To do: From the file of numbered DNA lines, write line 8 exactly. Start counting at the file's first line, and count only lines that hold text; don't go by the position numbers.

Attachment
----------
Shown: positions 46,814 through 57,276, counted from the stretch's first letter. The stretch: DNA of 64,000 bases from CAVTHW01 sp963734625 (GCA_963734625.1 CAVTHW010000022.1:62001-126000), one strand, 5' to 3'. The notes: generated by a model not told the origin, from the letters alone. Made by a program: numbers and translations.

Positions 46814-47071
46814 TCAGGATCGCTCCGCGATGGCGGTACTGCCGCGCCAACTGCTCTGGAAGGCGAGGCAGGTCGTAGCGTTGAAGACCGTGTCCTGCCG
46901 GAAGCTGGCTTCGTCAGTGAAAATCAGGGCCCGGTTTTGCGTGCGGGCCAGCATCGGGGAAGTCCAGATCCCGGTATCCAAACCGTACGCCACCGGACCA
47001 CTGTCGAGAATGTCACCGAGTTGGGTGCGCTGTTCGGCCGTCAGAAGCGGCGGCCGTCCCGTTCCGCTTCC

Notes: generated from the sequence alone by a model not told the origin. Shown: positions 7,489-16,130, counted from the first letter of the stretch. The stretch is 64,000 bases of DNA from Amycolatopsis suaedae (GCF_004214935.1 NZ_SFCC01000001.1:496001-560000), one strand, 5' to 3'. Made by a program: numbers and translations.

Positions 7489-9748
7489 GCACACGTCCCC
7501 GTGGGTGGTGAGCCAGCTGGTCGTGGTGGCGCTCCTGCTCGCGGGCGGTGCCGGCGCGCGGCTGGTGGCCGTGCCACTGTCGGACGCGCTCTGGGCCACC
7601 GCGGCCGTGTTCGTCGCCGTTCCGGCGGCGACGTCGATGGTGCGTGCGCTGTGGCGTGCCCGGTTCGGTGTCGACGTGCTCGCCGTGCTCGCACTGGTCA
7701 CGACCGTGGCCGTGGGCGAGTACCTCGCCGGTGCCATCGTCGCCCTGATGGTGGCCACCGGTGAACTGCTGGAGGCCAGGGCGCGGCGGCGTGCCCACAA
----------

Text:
7489 GCACACGTCCCC